World Markets Weekend Review: Indexes Tumble (Except in China)
Guest post by Doug Short.
The previous week’s rally turned into a rout last week, except for China. The Shanghai Composite was the top finisher with a 0.90% gain with Hong Kong’s Hang Seng close behind with a 0.59% weekly close. The other six markets on my watch list finished deep in the red, ranging from the third-place FTSE 100 at -1.32% to the Nikkei 225 in distant last place at -3.71%. The S&P 500 finished sixth at -2.21%, just fractionally ahead of the DAXK at -2.24%. It was a grim week!
This week two indexes on the watch list are in bear territory — the traditional designation for a 20% decline from an interim high — unchanged from last week. See the table inset (lower right) in the chart below. At the bottom of the Bear Zone is, of course, the Shanghai Composite, which is a sobering 39.36% off its interim high of August 2009. The other bear-zone index is Japan’s Nikkei, which slid deeper into the red, 24.43% from its interim high of April 2010. At the other end of the inset, the S&P 500 is now 2.54% off its interim high.
As for year-to-date performance, here is a table showing the 2012 peak percentage gains, sorted in that order, and current YTD gains for the eight indexes. The BSE SENSEX closed the week fractionally off its 2012 high, which it set the day before. In contrast, the Shanghai continues to hold dubious distinction of being the only index with a YTD loss.
A Closer Look at the Last Four Weeks
The tables below provide a concise overview of performance comparisons over the past four weeks for these eight major indexes. I’ve also included the average for each week so that we can evaluate the performance of a specific index relative to the overall mean and better understand weekly volatility. The colors for each index name help us visualize the comparative performance over time.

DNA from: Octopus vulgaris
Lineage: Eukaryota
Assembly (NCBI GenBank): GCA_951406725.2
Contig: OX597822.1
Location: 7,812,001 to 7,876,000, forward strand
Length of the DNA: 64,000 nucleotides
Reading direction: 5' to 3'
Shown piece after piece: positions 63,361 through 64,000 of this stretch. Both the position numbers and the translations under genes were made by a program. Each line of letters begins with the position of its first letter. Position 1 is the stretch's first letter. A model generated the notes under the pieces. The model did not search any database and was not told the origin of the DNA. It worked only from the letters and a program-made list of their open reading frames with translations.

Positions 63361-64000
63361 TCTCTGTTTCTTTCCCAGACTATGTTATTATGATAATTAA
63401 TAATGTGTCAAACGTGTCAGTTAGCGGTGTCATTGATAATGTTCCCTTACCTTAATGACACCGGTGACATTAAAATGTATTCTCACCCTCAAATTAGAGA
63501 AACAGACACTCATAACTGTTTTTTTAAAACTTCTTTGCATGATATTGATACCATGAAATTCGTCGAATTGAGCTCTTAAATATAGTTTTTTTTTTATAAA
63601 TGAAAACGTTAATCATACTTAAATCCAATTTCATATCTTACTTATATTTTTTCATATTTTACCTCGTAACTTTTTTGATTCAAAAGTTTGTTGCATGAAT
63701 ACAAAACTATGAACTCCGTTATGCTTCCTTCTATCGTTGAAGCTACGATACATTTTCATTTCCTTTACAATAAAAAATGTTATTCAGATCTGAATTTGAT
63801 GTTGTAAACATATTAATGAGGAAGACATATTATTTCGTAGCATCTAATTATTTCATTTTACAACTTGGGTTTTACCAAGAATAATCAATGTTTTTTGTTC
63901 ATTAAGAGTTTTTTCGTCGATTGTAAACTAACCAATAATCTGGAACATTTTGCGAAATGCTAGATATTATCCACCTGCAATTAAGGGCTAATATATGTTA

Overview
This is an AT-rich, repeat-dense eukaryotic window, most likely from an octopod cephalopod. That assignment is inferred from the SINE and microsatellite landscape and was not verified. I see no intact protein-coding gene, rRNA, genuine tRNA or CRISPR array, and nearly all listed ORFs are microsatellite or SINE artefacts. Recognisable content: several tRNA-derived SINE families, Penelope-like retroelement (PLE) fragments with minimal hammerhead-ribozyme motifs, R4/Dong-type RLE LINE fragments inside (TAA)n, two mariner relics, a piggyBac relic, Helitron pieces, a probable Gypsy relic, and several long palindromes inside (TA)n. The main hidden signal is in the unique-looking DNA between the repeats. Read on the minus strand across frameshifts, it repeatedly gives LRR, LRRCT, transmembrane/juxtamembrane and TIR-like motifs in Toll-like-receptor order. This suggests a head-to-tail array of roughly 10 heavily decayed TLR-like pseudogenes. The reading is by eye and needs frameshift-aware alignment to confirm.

The chart below illustrates the comparative performance of World Markets since March 9, 2009. The start date is arbitrary: The S&P 500, CAC 40 and BSE SENSEX hit their lows on March 9th, the Nikkei 225 on March 10th, the DAX on March 6th, the FTSE on March 3rd, the Shanghai Composite on November 4, 2008, and the Hang Seng even earlier on October 27, 2008. However, by aligning on the same day and measuring the percent change, we get a better sense of the relative performance than if we align the lows.
A Longer Look Back
Here is the same chart starting from the turn of 21st century. The relative over-performance of the emerging markets (Shanghai, Mumbai SENSEX, Hang Seng) is readily apparent, especially the SENSEX, but the trend over the past two years has not been their friend (make that three years for the Shanghai).
Check back next weekend for a new update.